Mal du siècle
Mal du siècle, which can be roughly translated from French as "the malady of the century", is a term used to refer to the ennui, disillusionment, and melancholy experienced by primarily young adults of Europe's early 19th century, when speaking in terms of the rising Romantic movement. François-René de Chateaubriand's protagonist René characterizes the Romantic ennui that would become a benchmark of the Romantic esthetic in the first half of the century:
René is a young man who was suffering from the moral malady known as "le mal du siècle". This was an "état d'âme" that was not uncommon during the first half of the nineteenth century, and that was often copied and idealized in literature. It was largely boredom. Other manifestations were: melancholy of an aristocratic type, precocious apathy, discouragement without cause, distaste for living. The will seemed paralyzed by the contemplation of life's struggle. Faith and a sense of duty were alike absent. Man was "possédé, tourmenté par le démon de son cœur." Morbid sadness was mistaken for the suffering of a proud and superior mind. There was in it all a certain "bonheur d'être triste" which attracted. This pessimistic state was analyzed in René with great subtlety and penetration. The hero was made a most original and living type, a type that was repeated in the Childe Harold and Manfred of Byron, and even, in some of its manifestations, in the Hernani of Victor Hugo. In the opinion of Chateaubriand, René was his masterpiece. Later judgments regarding it are not unanimous, but many authoritative French critics see in it one of the masterpieces of their literature.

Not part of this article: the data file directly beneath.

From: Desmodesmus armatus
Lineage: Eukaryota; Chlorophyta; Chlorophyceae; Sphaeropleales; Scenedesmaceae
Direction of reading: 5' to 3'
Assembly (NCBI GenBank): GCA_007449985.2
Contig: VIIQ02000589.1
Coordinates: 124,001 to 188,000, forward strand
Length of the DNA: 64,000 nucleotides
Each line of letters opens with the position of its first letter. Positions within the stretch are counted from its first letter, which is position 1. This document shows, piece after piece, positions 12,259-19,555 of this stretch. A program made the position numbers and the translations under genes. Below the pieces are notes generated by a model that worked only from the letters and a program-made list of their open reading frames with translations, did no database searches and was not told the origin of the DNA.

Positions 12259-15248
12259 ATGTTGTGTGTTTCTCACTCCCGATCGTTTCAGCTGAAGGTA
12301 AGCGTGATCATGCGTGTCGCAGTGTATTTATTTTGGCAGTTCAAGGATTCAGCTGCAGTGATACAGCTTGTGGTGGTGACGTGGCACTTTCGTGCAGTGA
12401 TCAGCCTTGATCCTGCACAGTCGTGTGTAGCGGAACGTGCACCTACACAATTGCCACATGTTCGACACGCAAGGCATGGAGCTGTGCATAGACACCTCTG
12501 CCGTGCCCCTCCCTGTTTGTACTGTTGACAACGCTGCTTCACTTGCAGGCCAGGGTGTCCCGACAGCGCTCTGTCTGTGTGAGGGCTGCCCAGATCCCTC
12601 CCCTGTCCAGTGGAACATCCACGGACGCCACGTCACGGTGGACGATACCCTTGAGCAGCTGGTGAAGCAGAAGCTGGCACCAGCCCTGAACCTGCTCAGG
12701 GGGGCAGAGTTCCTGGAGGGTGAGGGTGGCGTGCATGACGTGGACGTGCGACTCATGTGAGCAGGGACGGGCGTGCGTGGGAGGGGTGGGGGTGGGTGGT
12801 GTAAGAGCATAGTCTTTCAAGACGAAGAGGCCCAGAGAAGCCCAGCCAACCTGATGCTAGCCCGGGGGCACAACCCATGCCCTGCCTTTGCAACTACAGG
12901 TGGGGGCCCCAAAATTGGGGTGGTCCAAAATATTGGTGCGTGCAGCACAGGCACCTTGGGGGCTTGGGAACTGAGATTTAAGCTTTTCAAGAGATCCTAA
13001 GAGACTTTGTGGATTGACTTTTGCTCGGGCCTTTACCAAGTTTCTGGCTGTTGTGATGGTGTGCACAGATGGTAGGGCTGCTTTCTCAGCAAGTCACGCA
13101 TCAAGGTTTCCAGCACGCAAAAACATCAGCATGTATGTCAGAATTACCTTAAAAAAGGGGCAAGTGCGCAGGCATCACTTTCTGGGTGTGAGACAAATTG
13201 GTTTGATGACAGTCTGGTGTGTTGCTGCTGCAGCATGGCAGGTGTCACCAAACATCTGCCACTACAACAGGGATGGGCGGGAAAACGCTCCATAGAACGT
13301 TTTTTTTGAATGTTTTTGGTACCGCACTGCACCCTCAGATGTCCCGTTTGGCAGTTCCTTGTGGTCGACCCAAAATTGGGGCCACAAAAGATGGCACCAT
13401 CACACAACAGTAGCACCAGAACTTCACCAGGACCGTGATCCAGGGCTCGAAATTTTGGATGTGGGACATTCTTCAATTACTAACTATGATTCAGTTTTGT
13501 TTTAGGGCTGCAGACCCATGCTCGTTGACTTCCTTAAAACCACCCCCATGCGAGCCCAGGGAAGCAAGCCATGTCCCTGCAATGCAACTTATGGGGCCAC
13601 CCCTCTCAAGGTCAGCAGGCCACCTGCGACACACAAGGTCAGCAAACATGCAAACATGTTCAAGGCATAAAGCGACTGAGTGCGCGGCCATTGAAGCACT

While Chateaubriand was the first to "diagnose" this "illness", it is Alfred de Musset who further popularized the notion of a "mal du siècle" in his La Confession d'un enfant du siècle (Confession of a Child of the Century). Musset notably attributed the malady to the loss of Napoleon Bonaparte, the French nation's modern father figure:
Voilà dans quel chaos il fallut choisir alors; voilà ce qui se présentait à des enfants pleins de force et d'audace, fils de l'empire et petits-fils de la révolution. [...] l'esprit du siècle, ange du crépuscule, qui n'est ni la nuit, ni le jour.
Lo and behold in what chaos, then, one must choose; behold the choice that is given to children full of strength and audacity, sons of the Empire and grandsons of the Revolution. [...] the spirit of the century, angel of dusk, that which is neither night nor day.
- State of the soul
- Possessed, tormented by the demon of his heart
- Happiness at being sad
- Chateaubriand, François-René. Atala and René. Trans. Benjamin Lester Bowen. Scott, Foresman and Company, 1901.
- Hoog, Armand and Brombert, Beth. "Who Invented the Mal du Siècle?" Yale French Studies, No. 13, Romanticism Revisited (1954), pp. 42-51
- Musset, Alfred de. La Confession d'un enfant du siècle. Paris: Garnier-Flammarion, 1993, p. 31